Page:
Over the course of the COVID-19 pandemic, a significant gap in non-damage business interruption (NDBI) protection in Europe has emerged, brought about by the lack of supply of insurance products and the limitations of their cover.
Most risk managers feel that their organisations were well prepared to handle a pandemic. Nonetheless, the vast majority say their companies have suffered negative operational and financial impacts as a result of COVID-19.
In a recent survey conducted by the Federation of European Risk Management Associations of its members, only 5% of respondents said that insurance provided their organisations with cover for business interruption (BI) losses stemming from the pandemic.
In theory, in order for BI and contingent business interruption policies to pay out, there must be physical damage to an insured property. This is usually defined as the destruction, or deterioration, of the property.
However, it is still a matter of debate whether the presence of SARS-CoV-2 — the virus that causes COVID-19 — on a premises constitutes a physical damage trigger. Insurers may argue that a virus would die, even without the disinfection of surfaces, in a relatively short period of time.
Some legal cases have already favoured insureds on this point. Further down the line, however, these victories are likely to result in the direct exclusion of NDBI cover.
Conditions remain challenging for many businesses, as they contend with reduced revenues, lockdowns, the possibility of severe supply chain disruptions, and the absence of both employees and customers.
Consequently, many have drilled down on their insurance policies, and submitted BI claims.
There are two takeaways from the claims made to date. First, most insurers are yet to offer a definitive stance on policy coverage, where COVID-19 and BI are concerned.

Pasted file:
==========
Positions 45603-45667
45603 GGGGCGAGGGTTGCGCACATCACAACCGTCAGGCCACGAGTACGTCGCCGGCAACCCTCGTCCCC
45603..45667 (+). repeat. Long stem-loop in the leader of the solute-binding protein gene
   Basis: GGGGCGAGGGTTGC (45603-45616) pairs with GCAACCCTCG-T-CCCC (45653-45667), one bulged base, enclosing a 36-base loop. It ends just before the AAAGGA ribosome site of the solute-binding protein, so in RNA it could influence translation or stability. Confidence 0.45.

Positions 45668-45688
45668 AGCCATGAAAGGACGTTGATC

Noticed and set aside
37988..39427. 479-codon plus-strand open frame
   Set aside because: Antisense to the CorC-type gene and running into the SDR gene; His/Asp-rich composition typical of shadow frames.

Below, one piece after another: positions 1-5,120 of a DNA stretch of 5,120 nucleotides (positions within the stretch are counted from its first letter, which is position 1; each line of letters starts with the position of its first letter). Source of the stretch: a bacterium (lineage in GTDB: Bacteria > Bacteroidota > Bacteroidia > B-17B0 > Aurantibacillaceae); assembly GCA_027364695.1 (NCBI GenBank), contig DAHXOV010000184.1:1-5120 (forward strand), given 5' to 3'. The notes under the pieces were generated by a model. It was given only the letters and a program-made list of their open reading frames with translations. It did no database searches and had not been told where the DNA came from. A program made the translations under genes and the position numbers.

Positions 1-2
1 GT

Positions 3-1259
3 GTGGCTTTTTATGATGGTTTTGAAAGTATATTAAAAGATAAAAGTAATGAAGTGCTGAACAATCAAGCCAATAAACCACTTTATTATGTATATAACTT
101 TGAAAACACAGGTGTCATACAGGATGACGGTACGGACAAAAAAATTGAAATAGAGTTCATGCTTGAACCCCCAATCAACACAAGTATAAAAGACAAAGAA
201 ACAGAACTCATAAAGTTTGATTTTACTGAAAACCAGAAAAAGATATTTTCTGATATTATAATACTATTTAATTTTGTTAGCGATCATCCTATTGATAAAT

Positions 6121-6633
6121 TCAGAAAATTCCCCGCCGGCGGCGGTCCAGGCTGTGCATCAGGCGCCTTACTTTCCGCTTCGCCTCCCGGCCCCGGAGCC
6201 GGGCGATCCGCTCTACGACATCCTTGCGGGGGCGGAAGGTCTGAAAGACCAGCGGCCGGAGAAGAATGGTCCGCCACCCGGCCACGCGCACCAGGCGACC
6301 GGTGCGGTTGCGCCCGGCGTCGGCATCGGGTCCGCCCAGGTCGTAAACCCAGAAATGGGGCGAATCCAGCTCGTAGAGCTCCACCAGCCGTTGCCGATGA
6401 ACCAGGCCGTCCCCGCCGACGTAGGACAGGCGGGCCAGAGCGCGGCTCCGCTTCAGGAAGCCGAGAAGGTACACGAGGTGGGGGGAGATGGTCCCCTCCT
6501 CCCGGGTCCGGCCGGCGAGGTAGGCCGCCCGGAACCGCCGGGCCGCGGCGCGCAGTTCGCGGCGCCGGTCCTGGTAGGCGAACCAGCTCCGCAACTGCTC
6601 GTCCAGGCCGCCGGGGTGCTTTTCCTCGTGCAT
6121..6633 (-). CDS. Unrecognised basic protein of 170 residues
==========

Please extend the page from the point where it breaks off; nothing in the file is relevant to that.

Second, significant issues are expected to arise relating to the quantification and measurement of BI claims.
Even if a policy is triggered and a claim is valid, there is likely to be discussion around quantification and wide area damage. The latter assesses how a business would have performed had the policy not triggered. For example, if a retail business would not have had any customers due to the pandemic, the question arises whether a denial of access to its stores actually resulted in an additional loss.
Given the anticipated heavy claims environment going forward, businesses are advised to act swiftly, with regards to their insurance claims.
Risk management teams should determine early on whether BI triggers apply to their policies, and notify insurers of claims as soon as possible. Work should start promptly on the quantification of a loss, by modelling either the current or anticipated BI loss, in order to support requests for interim payments, and to demonstrate the size of the loss in relation to the policy limit.
Recovery from the COVID-19 pandemic — and the resolution of outstanding claims — is far from complete, and much uncertainty remains about the path forward. For now, organisations can focus on ensuring claims best practices — including diligent development of claims, providing supporting documentation to insurers, and ensuring clear and regular communication with key stakeholders — to position themselves to realise better outcomes.